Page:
Is it true that notwithstanding your early composing work for jingles, you were hesitant to take on your first film score for Roja?
Yes, I felt underqualified to take on a big movie, I felt I needed to learn more. That question, “Can I do this?” always arises whenever anything [new] comes in. But that attitude also propels you to work harder and be more objective about your work.
After the great reception of your score for Roja, were you surprised that so many other directors wanted to work with you?
The thing was, my intention was purely artistic. I didn’t want to do many more movies, I was satisfied that it would be my only movie. It went well and I’d figured I’d quit. But it’s like an addiction when people start loving your work and you get awards. Then you start thinking, “OK, what am I going to do next?”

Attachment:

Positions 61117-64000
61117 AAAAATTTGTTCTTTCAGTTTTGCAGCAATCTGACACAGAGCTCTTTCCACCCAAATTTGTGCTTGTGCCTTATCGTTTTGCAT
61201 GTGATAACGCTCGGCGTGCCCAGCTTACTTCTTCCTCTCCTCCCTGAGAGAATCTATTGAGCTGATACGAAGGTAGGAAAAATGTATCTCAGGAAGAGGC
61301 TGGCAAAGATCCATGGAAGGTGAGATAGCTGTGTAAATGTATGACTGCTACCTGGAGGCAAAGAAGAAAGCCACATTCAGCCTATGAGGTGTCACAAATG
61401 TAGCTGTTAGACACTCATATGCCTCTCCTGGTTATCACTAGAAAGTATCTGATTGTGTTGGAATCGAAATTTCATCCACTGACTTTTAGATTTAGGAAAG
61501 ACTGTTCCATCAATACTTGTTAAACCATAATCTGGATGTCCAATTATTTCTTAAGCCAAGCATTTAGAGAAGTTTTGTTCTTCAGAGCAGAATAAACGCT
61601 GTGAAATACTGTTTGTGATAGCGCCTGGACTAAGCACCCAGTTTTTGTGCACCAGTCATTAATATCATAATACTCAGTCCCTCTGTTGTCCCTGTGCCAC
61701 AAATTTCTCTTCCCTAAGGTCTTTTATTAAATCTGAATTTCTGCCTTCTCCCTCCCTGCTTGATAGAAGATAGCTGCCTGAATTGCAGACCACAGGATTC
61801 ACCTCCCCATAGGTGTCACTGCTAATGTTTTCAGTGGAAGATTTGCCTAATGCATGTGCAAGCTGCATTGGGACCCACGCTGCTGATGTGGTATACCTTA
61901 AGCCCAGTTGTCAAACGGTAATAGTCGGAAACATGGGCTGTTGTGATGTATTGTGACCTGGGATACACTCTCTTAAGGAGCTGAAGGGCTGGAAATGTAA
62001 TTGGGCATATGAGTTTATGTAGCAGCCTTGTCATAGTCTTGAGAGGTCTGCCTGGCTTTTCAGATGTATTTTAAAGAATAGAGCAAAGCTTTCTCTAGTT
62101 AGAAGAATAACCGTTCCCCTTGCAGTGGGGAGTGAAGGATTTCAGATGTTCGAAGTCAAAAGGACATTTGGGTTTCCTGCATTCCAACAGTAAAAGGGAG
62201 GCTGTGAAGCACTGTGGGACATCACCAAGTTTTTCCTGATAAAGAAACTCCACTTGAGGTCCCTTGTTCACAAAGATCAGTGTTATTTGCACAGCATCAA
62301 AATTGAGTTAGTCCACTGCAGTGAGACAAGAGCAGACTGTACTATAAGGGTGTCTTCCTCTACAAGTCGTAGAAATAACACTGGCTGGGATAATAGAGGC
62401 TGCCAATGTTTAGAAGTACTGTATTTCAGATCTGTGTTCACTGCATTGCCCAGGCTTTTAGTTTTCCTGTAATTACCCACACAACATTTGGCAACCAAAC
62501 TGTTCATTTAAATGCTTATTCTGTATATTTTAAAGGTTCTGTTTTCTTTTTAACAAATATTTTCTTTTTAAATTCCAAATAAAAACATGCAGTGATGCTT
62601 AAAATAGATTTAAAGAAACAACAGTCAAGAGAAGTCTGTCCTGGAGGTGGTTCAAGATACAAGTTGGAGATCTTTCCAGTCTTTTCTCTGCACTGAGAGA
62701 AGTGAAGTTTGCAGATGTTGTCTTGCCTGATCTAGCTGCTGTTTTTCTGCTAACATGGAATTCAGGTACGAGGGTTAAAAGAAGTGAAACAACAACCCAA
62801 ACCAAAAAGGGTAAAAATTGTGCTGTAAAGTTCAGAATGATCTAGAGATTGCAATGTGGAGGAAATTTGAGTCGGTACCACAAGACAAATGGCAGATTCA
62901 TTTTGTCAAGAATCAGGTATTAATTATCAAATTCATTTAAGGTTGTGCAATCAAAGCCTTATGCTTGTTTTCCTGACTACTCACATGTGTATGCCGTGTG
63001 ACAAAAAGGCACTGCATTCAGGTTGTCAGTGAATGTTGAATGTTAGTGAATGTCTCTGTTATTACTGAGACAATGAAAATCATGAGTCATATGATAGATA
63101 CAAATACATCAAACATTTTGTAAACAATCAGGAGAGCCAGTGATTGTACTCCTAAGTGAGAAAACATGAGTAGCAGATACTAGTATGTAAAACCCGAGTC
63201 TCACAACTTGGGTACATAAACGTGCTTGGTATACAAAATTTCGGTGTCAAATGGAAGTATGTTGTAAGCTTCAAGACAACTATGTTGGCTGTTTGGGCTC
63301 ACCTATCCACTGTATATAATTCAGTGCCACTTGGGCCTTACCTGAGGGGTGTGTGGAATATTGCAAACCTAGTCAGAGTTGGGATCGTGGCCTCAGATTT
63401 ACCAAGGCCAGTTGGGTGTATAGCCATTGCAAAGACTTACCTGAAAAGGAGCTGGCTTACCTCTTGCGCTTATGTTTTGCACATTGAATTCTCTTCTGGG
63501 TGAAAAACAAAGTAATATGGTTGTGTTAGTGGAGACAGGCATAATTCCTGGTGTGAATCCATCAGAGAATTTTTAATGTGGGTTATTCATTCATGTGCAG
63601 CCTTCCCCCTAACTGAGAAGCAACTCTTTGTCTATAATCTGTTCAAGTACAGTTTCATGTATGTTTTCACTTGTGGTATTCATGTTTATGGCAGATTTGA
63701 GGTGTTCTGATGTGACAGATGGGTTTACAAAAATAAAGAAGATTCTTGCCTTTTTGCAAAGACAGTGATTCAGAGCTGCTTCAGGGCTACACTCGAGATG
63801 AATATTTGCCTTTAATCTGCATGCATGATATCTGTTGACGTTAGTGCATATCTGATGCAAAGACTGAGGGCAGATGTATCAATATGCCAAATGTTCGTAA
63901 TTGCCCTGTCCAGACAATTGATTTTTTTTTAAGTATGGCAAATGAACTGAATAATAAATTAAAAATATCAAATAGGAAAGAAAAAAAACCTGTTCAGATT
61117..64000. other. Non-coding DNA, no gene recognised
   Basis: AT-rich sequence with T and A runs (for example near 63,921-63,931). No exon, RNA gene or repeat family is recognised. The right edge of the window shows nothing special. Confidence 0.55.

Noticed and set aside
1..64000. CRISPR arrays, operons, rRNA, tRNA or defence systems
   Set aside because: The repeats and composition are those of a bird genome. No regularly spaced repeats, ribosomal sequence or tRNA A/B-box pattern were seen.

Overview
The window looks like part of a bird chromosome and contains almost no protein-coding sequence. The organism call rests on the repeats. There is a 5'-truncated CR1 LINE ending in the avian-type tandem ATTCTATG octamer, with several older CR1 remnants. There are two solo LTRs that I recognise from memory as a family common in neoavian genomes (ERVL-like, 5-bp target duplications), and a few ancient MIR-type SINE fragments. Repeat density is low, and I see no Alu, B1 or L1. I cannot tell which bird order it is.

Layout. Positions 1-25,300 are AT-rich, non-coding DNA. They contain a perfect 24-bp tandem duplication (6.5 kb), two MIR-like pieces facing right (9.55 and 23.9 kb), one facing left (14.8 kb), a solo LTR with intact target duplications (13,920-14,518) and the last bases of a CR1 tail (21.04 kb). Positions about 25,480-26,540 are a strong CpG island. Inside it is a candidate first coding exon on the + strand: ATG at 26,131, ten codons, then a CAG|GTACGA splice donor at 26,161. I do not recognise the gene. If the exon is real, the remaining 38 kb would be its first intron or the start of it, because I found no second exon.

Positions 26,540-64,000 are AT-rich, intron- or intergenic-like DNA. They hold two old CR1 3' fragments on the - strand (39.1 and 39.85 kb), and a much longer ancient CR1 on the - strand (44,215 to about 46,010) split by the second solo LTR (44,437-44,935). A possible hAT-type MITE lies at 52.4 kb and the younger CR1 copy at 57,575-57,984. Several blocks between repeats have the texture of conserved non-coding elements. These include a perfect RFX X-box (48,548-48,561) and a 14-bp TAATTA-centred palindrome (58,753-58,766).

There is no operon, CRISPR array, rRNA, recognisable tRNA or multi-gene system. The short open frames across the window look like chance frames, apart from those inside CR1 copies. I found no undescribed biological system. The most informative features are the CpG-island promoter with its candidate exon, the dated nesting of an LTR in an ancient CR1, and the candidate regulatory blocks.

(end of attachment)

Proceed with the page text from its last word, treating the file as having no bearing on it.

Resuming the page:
Were you always interested in a range of musical styles or is that a more recent development?
When I was a studio musician, I looked up to great music. I was in the backing band for [Indian violinist] L. Shankar. In the studio musician’s circle, you sometimes have to play commercial or cheesy music. When you get home, you listen to greater stuff—jazz or [Western] classical or Indian classical music for redemption. So as a kid, I grew up around people in a musical family looking up to greater things. I was also in a rock band in high school. I knew about Pink Floyd, Rush, Freddie Mercury, and Manfred Mann. There was a music shop that would record cuts from different LPs to a chrome cassette and you could take that and listen to all of the music. There were many influences and the dots connected much later.
How many film projects are you comfortable completing in a year?